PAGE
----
All About Infleum

Thermally Conductive Insulators

Jun 24

Thermally Conductive Insulators

In the context of advanced 3D integrated circuit technologies, The Power of Thermally Conductive Insulators management is an important design challenge. Because of the high thermal contact between different elements, insulators are required to keep the heat generated within a package from transferring to the surroundings and thereby affecting chip performance. In addition, insulators must withstand rigorous mechanical stresses that can be placed on components during assembly and re-entry into the atmosphere from space (as demonstrated by the failure of insulating tiles on the Space Shuttle Columbia).

Thermal insulation is a material that reduces heat transfer by obstructing convection, radiation or conduction paths between objects at different temperatures. Many natural, biological insulators such as fur or feathers function by trapping air in pockets or pores that obstruct the flow of thermal energy, and some specialized synthetic insulators like expanded and extruded polystyrene foam (commonly known as styrofoam) and silica aerogel are similar. In general, a material's ability to inhibit the flow of thermal energy depends on its mass, thickness and porosity.

Graphene-based materials have unique properties that make them an excellent choice for insulators, despite their relatively low thermal conductivity. Graphene can be combined with conventional materials to increase the insulating properties, and it can even serve as a structural component in some cases. For example, carbon-ceramic composites retain both high electrical conductivity and impressive insulating qualities – properties that are normally impossible to achieve together.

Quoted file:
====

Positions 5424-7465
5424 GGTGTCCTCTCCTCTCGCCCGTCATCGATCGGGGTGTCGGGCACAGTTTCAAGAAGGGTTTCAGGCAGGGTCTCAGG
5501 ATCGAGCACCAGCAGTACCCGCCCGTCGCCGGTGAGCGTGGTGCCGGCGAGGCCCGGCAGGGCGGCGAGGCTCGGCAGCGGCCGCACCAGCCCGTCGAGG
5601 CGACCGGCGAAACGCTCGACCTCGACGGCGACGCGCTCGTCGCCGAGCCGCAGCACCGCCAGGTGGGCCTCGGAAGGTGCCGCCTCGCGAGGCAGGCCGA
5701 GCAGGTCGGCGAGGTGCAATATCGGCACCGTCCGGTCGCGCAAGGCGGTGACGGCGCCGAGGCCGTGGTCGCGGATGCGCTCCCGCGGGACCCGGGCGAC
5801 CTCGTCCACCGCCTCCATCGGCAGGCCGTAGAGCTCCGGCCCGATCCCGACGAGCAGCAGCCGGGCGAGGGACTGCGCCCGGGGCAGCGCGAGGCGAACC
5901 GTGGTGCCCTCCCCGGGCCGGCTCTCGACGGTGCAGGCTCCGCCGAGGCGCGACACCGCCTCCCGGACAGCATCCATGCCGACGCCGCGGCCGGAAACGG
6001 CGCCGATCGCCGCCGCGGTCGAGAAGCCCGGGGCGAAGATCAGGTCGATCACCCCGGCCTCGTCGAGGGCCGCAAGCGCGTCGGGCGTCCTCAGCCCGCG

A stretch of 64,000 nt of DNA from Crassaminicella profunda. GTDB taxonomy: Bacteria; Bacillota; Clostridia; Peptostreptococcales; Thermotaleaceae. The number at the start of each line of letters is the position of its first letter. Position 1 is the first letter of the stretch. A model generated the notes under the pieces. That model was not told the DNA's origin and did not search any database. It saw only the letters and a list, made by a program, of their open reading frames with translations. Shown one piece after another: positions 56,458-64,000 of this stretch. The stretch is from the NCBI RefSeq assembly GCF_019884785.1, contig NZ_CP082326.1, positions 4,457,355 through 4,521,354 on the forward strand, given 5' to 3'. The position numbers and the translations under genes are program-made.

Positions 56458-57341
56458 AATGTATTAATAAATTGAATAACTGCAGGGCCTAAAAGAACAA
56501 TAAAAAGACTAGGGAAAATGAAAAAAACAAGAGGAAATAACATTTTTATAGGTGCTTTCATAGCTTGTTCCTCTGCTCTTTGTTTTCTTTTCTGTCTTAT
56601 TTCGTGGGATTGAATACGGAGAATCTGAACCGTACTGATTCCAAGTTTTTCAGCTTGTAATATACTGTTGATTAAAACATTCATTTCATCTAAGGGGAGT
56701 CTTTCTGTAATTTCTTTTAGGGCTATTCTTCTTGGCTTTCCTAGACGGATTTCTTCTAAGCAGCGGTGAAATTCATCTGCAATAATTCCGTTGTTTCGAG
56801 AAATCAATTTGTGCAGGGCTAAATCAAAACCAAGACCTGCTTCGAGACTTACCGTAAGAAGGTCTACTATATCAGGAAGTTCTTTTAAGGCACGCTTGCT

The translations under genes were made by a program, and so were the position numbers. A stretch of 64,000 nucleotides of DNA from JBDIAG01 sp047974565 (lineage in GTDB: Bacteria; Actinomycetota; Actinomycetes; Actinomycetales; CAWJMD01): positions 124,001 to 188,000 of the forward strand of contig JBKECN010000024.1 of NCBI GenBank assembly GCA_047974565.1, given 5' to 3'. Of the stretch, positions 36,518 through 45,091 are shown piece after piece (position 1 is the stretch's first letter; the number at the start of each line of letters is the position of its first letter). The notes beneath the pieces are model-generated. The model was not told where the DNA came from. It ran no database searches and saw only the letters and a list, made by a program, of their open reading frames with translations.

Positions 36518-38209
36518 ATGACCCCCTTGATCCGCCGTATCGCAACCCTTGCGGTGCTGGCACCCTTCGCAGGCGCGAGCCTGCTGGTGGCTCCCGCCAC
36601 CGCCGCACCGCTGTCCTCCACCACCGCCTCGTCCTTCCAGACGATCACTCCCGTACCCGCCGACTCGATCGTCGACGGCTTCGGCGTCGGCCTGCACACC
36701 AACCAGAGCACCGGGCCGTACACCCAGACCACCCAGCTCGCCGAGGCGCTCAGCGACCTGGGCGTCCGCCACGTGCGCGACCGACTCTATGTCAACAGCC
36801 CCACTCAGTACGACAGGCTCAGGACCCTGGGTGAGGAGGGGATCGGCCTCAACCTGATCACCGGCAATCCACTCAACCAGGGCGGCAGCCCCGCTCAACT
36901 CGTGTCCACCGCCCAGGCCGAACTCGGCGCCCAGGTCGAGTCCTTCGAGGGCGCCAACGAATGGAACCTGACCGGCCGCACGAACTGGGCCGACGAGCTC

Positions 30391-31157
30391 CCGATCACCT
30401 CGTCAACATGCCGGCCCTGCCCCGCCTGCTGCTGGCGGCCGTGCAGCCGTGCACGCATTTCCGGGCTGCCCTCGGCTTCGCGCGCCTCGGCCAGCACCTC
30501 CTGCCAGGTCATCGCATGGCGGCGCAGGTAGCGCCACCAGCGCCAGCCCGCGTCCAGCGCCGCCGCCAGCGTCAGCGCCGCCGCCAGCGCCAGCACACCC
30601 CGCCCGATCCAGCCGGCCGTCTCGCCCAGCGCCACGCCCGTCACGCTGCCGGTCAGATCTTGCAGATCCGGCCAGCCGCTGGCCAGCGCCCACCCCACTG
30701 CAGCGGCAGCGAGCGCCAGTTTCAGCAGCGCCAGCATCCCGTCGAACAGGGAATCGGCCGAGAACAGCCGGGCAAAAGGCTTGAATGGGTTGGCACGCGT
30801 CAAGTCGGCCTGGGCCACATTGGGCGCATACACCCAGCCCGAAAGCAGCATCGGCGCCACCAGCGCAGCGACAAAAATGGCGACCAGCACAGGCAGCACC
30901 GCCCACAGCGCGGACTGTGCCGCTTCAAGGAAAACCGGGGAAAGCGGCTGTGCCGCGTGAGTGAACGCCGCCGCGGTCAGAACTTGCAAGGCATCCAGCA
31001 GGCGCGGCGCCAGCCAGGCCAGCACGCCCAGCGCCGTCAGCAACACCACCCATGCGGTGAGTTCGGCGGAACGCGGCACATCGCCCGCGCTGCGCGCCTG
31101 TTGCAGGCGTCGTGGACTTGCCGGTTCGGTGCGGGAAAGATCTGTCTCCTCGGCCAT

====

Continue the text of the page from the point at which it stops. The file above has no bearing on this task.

For insulators to be effective, they must also have low specific heat (a measure of the amount of thermal energy required to raise the temperature of a volume of the material by 1°C), and be resistant to chemical damage and moisture. They must be capable of dissipating the heat they absorb quickly to minimize the risk of overheating and damage.

The thermal conductivity of polymer adhesives is typically quite low, but by adding metal, silver, gold, nickel, or inorganic fillers with high thermal conductivity, the conductivity can be increased 10-fold or more. However, metallic fillers can render adhesives electrically conductive and are not suitable in applications that require electrical insulation or isolation.

An alternative to metal-based materials, carbon-based fillers are highly conductive but can be made very thin, so they do not interfere with the adhesion of adjacent layers in an assembly. Moreover, their high atomic density allows them to dissipate the heat they absorb extremely quickly, minimizing damage and thermal stress.

For complex multi-layer circuit boards and systems, the insulating properties of traditional polymers can be improved by mixing inorganic fillers with high conductivity into the polymer matrix to fabricate a composite. This approach is often more cost-effective than purchasing a pre-fabricated material, and it can help to create a tailormade solution for a specific application.

In addition to insulating and conducting, thermally conductive insulation must also provide good electrical properties, and it is important that it be durable enough to withstand drilling in mechanical fixing installations and maintain its breakdown voltage over time. Bergquist's SIL PAD family of thermally conductive, heat curable adhesive pads offer reliability and durability in a range of pad sizes and thicknesses. They are suitable for a variety of applications, including those that need to be machined or die-cut into custom shapes and sizes.


Custom Materials, Inc
16865 Park Circle Drive
Chagrin Falls, Ohio 44023
(440) 543-8284